Don't Picture This: The FOIA And The Use Of Smartphones As A Substitute For Paying For Copies

business-doctor-ipad_72DPI_RGBConnecticut’s Freedom of Information Act [“FOIA”] generally permits public agencies to charge for copies (usually, $0.50/page) when complying with FOIA requests. One exception to this fee requirement is that an individual may engage in “self-help” and copy a public record through the use of a “hand-held scanner”. Connecticut General Statutes §1-212(g).  A “hand held scanner” is defined under the FOIA as a “battery operated electronic scanning device the use of which (1) leaves no mark or impression on the public record, and (2) does not unreasonably interfere with the operation of the public agency.” Id.  A public agency may establish a fee structure not to exceed $20 for an individual to pay each time the individual copies records at the agency with a hand-held scanner. Id.

Why is this at all important (or even vaguely interesting to non-FOIA nerds)? While public agencies can charge for copies, they cannot charge the public a fee to inspect public records.  Consequently, how should a public agency response if a member of public then whips out a cell phone and wants to photograph the records?  Does the use of a “smartphone” constitute an inspection – as opposed to copying -- of records, which must be free of charge? Or is such use analogous to a hand held scanner, thus subject to a $20 flat fee?  Or could the public agency tell John Q. Public that the cell phone is NOT a hand held scanner, that he cannot use it to take pictures, and that if he wants copies of the records, he must let the agency make and provide copies at $0.50 per page (which, depending upon the amount of records at issue, could far exceed the $20 fee)?

Connecticut’s Freedom of Information Commission [“FOIC”] recently addressed this specific issue. In Paulsen v. Superintendent of Schools, Bethel Public Schools, #FIC 2015-663 (June 8, 2016), a person alleged that a school district violated the FOIA by charging him $20 for a session to copy five years of expense reports and receipts with his iPhone. The district had informed this complainant that if he wanted paper copies of the relevant records, the fee would be $0.50 per page, and, if he wanted to instead scan or photograph the records, the fee would be a flat $20. The complainant contended that an iPhone is not a hand-held scanner and that the school district was not entitled to charge him $20 for the copying session.

The district countered that because the FOIA does not mention cell phones or cameras as a means of copying public records, it could have rightfully denied the complainant’s request to use his iPhone to copy or photograph the records. The district then added that because a copying session with an iPhone is an activity that closely resembles a copying session with a hand-held scanner, it was “in the spirit of open government” allowing the complainant to use his iPhone to photograph the records and charging a fee associated with the most similar activity.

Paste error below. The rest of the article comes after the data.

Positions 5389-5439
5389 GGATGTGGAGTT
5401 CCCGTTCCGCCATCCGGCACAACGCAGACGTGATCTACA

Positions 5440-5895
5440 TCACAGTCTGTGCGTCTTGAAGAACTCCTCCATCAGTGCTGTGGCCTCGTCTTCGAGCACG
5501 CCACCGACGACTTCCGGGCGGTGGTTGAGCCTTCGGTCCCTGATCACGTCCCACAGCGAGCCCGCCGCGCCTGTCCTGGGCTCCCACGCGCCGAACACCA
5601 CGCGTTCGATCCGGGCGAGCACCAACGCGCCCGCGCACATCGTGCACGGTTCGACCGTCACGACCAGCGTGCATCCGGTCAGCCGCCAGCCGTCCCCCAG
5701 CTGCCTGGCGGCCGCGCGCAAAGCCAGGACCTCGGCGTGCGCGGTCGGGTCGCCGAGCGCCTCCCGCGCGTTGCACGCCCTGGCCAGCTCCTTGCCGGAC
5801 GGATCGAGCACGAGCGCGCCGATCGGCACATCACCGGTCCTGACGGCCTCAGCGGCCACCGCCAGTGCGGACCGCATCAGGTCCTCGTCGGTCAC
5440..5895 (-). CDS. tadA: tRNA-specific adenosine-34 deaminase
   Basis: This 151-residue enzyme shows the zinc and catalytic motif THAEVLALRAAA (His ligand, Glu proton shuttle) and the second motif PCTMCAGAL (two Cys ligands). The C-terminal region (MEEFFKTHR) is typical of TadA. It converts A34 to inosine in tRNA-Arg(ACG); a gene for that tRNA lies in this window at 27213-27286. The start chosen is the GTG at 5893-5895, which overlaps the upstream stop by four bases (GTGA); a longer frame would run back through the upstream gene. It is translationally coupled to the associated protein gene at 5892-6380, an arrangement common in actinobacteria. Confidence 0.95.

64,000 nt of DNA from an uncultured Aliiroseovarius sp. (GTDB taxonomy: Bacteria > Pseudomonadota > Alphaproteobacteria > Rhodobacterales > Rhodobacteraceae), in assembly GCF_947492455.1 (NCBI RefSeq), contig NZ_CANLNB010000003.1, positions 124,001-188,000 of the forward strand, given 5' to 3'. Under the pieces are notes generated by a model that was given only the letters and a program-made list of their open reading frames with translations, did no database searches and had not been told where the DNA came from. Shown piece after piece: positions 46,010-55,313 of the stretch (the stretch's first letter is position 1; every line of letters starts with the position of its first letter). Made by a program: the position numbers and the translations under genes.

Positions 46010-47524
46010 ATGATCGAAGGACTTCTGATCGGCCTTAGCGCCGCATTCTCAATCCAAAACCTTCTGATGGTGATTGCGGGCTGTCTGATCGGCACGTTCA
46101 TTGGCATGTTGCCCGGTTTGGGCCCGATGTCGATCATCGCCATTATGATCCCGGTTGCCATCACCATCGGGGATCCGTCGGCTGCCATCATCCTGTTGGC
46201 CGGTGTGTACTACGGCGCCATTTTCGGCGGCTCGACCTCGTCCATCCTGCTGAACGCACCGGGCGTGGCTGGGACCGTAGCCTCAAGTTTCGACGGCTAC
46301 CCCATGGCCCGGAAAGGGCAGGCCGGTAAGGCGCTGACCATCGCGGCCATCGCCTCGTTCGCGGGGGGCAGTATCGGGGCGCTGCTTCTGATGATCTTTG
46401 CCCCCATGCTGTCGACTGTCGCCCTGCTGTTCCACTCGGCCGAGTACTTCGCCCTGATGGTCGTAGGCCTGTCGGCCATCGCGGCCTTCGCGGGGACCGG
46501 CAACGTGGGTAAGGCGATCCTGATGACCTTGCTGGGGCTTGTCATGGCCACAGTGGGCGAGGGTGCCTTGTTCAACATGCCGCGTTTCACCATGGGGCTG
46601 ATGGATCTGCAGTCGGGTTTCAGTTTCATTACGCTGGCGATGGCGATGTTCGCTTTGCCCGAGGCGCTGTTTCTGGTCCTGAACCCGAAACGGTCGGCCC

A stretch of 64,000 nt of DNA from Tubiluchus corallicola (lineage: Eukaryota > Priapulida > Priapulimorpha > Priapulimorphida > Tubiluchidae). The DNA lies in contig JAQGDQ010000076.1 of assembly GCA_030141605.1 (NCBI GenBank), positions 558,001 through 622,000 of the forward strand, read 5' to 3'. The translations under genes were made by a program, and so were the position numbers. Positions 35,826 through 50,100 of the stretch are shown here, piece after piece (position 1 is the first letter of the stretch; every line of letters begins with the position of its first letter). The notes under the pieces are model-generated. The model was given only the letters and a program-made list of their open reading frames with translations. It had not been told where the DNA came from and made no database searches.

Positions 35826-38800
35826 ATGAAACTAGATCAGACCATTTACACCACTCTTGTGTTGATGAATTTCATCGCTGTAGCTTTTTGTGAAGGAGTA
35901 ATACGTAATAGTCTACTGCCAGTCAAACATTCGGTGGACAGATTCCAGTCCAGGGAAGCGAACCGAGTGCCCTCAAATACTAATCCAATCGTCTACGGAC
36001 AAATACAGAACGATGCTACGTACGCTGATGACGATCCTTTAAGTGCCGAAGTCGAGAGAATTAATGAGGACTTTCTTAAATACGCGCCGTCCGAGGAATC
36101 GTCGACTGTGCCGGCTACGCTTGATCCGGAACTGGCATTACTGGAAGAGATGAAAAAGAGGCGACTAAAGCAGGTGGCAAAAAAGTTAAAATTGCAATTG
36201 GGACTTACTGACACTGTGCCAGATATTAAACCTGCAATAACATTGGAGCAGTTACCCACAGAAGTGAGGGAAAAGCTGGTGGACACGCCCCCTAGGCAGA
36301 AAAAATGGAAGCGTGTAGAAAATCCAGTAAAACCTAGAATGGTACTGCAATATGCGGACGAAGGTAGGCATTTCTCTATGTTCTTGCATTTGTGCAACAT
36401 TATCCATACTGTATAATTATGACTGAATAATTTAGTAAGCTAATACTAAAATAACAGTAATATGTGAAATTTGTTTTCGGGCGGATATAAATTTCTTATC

The FOIC agreed with the school district. The FOIC strictly applied the FOIA as written and found that the complainant was using his smartphone as a camera, and that a camera (without a downloaded scanning app) is not a “hand-held scanner”. Since the use of a camera to photograph records is not a right provided by the FOIA, the FOIC found that the school district did not violate the FOIA by charging the complainant for the photo session.  The FOIC did bemoan that the FOIA has not caught up with technology, noting that the statutory definition of a handheld scanner was enacted in 2002, when no one could contemplate the technology that now exists with smartphones (e.g., high resolution photographs and scanning “apps”).  While not required by law, the FOIC noted that it “encourages” public agencies to permit the use of such new technologies and to assess fees, if any, at a cost that is reasonable and in keeping with “the spirit of open government”.

What can you do?

In light of Paulsen, public agencies still have several options. An agency could take a hard line and state that the use of a smartphone or camera to copy records is prohibited.  An agency could take the “medium line” taken by the school district in Paulson and offer the public the choice of 1) using a camera/smartphone subject to the up-to-$20 payment rule, or 2) receiving copies from the agency the old fashioned way, at $0.50 per page.  Indeed, if a smartphone has a “scanning app”, the agency may be required to allow this option.

Finally, although not required under the FOIA, an agency could acquiesce and allow the public to copy with a smartphone at will, free of charge. A couple of notes of caution: 1) if any agency is going to charge a fee for the use of any handhold scanners, it should establish a fee schedule for such use (with a $20 maximum), and 2) an agency has the right to take steps to protect its records from destruction, including supervision of the documents while they are being inspected and/or photographed.

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